ACTIVISTS UPDATE: Posted Friday, May 15, 2015, 1:00 A.M.
SUPPORT LAURA PRESSLEY IN HER ELECTION CHALLENGE!
Laura Pressley, Ph.D., a strong supporter of Fluoride Free Austin, and a founding member of our steering committee, needs our help. She ran for the Austin City Council in District 4 on December 16, 2014 and has filed an election lawsuit citing numerous election irregularities. .
Her unique mix of qualifications—a doctorate in chemistry, many years of working in both the technical and financial sides of the semiconductor industry, and small business entrepreneurial experience—made her the best-qualified candidate in a crowded race. However, in an election and runoff fraught with irregularities and violations of Texas election law, her runoff opponent was ultimately declared the winner. She is now challenging the result and calling for a new election with paper ballots. Her historic challenge is the first of its kind since electronic voting was introduced in 2003. Challenging an election is expensive. She needs our help now. Please go to her website (below) and donate if you possibly can. Thank you.
IT'S TIME TO CONTACT THE PUBLIC HEALTH AND HUMAN SERVICES COMMITTEE
It's late April 2015: nearly a third into the year, and three months under Austin's first 10-1 City Council. This has been a transitional period during which our new Mayor and councilmembers (all but one of them freshmen) have been working to shape new directions bearing their own distintive imprint. Among the changes large and small: more, and generally shorter, Council meetings and a greater emphasis on committees of Council, which have been beefed up in both number and membership. Most proposed measures will now have to go before the appropriate council committee before being brought before the full City Council for consideration - a mixed blessing.
In our case, the relevant committee is the Public Health and Human Services Committee, chaired by Ora Houston (Dist. 1). Delia Garza (Dist. 2), Ellen Troxclair (Dist. 8) and Kathie Tovo (Dist. 9) round out the committee. It meets on the first Monday of each month at 4:00 p.m. in Council chambers and meetings are open to the public. We will need to become familiar with the workings of this committee and with its members. Like the City Council, the Public Health and Human Services Committee has a Citizens Communication period for members of the public to address non-agenda items. Unlike the City Council, the signup system is not elaborate, cryptic, and off-putting. You simply sign up before the meeting. It's advisable to arrive 15 minutes or so in advance to make sure you get a chance to sign before the meeting is called to order. The good news is there's no limit (at least for now) on speakers' slots. The bad news is that only 2 minutes are allowed for each speaker. Still, that's plenty of time for each of us to voice our displeasure at the addition – at our own expense – of a smokestack scrubber liquor that would be EPA-classified as a toxic waste if dumped anywhere but in a public drinking water supply.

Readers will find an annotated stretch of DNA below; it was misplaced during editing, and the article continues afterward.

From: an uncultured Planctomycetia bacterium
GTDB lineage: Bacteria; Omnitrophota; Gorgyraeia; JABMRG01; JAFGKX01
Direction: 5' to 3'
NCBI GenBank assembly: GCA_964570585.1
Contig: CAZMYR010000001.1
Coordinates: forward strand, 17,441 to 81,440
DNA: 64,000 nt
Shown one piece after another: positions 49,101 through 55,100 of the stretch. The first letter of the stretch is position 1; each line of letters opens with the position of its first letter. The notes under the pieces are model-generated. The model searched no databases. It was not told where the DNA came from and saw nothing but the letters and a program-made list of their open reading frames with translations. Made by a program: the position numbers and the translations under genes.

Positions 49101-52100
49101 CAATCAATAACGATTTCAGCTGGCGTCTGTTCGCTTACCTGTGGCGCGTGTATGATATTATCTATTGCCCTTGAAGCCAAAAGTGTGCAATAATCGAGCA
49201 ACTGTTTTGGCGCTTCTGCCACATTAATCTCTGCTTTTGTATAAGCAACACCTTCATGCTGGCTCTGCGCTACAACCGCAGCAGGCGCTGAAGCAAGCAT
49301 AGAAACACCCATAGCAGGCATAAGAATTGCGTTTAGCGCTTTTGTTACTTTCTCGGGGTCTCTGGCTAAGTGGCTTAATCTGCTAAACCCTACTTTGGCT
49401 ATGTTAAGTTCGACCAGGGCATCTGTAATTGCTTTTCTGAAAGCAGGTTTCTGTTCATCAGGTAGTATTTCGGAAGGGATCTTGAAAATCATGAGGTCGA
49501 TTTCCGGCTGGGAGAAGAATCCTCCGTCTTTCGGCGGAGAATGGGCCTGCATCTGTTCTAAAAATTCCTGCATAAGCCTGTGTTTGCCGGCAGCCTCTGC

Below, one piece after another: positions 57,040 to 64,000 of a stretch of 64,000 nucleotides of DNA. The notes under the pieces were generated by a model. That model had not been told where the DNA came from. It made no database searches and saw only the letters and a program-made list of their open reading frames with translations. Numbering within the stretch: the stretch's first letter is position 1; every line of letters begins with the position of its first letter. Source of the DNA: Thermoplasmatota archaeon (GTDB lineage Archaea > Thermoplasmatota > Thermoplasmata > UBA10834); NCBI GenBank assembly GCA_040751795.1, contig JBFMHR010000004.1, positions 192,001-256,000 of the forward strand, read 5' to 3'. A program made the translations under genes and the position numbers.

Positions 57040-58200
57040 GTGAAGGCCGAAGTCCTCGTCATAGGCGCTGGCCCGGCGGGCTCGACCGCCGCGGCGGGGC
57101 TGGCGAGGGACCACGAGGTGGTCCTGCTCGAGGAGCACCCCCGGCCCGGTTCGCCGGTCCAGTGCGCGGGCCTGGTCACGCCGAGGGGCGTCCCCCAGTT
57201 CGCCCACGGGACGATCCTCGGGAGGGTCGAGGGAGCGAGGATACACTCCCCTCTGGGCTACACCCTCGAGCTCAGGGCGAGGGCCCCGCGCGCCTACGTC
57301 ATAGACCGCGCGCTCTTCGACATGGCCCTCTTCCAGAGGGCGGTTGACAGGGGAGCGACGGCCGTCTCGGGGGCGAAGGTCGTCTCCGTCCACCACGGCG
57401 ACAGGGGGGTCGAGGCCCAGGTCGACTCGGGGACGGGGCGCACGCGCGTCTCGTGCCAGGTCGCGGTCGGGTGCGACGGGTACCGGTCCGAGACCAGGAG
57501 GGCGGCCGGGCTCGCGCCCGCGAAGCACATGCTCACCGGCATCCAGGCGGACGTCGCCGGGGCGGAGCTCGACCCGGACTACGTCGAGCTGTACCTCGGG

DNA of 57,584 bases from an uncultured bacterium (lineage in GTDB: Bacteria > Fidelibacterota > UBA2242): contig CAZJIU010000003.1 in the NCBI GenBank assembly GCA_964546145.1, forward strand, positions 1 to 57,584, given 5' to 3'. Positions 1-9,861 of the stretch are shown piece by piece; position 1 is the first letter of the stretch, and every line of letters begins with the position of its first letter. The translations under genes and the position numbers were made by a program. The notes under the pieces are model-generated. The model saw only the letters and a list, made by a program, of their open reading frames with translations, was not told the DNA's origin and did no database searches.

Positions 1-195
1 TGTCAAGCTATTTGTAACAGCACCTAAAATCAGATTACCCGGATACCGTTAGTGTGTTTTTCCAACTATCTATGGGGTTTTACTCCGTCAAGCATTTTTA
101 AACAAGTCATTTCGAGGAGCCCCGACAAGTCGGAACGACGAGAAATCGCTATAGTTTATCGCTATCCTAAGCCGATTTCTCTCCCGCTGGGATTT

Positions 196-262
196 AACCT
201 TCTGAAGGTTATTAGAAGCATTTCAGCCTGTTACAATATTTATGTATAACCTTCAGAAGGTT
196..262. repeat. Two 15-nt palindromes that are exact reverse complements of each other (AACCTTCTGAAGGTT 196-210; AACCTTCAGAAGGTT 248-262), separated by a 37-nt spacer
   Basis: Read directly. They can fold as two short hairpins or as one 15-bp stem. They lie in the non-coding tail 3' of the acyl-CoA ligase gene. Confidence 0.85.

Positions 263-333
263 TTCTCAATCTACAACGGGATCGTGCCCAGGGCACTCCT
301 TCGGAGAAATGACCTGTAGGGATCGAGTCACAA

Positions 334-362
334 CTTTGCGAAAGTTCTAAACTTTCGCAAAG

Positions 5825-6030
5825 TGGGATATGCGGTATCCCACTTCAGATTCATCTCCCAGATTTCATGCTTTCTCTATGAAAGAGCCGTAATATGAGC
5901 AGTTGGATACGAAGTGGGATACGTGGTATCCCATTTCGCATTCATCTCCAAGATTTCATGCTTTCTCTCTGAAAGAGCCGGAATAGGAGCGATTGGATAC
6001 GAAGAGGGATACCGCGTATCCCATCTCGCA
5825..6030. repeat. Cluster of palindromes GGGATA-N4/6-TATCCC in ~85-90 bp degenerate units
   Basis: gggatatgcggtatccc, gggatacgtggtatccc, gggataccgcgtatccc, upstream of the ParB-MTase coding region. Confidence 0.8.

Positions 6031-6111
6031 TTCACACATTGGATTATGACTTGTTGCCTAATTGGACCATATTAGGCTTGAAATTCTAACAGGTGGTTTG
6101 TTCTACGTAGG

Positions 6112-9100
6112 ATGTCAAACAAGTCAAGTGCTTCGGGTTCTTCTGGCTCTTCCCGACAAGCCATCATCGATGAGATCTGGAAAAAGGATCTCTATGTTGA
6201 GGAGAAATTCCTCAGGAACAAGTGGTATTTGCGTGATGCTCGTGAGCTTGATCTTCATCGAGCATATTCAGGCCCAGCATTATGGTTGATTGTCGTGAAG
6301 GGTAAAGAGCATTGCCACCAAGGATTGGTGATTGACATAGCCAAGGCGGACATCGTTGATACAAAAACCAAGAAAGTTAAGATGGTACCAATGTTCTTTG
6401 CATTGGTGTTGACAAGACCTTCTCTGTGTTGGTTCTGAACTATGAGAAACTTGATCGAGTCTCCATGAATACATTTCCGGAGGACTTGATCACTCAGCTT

Although we've spoken before the full 10-1 City Council and will continue to do so, the action is clearly shifting to this new arena. We need to be contacting these four Committee members, in particular, invoking their responsibility, as gatekeepers to the implementation of public health policy, to become fully educated on all aspects of water fluoridatio – including the fact that a very large segment of the public simply does not want it. Email them from the Take Action tab on this page, or call or write using the information on the Council Members page. It is also a good idea to let Mayor Adler know how you feel.
Representative David Simpson (R-Longview) has introduced a fluoride transparency bill into the Texas Legislature. HB1581 requires that systems supplying fluoridated water to communities provide certain information: the vendor's name; the amount of added fluoride (along with the amount of natural fluoride already present); and the total cost of the fluoridation program. The bill, if passed, will force Texas water utilities to post the information prominently on their websites or include it in the customer water bill. In Austin, the Austin Water Utility has up to now been less than straightforward in divulging the true cost of water fluoridation in response to FOIA requests—omitting, among other expenses, the cost of megatons of ammonia required to buffer the highly corrosive fluorosilicic acid, as well as that of repairing and/or replacing equipment damaged by the acid. Those expenses, if included, could as much as double the reported total). Should Rep. Simpson's bill become law, the new numbers will be a real eye opener.
December 2014 saw the launch of Austin's new and unnecessary Water Treatment Plant 4. Lack of need for the $1 billion-plus facility—unwanted by just about everyone except those who profited financially from its construction—is best illustrated by the decommissioning/demolition just six years ago of the perfectly serviceable Green Water Treatment Plant located downtown on commercially desirable property. We can assume that the addition of a third plant will increase significantly the cost of fluoridation here. We will announce the new figures as soon as we know them.
May 15, 2015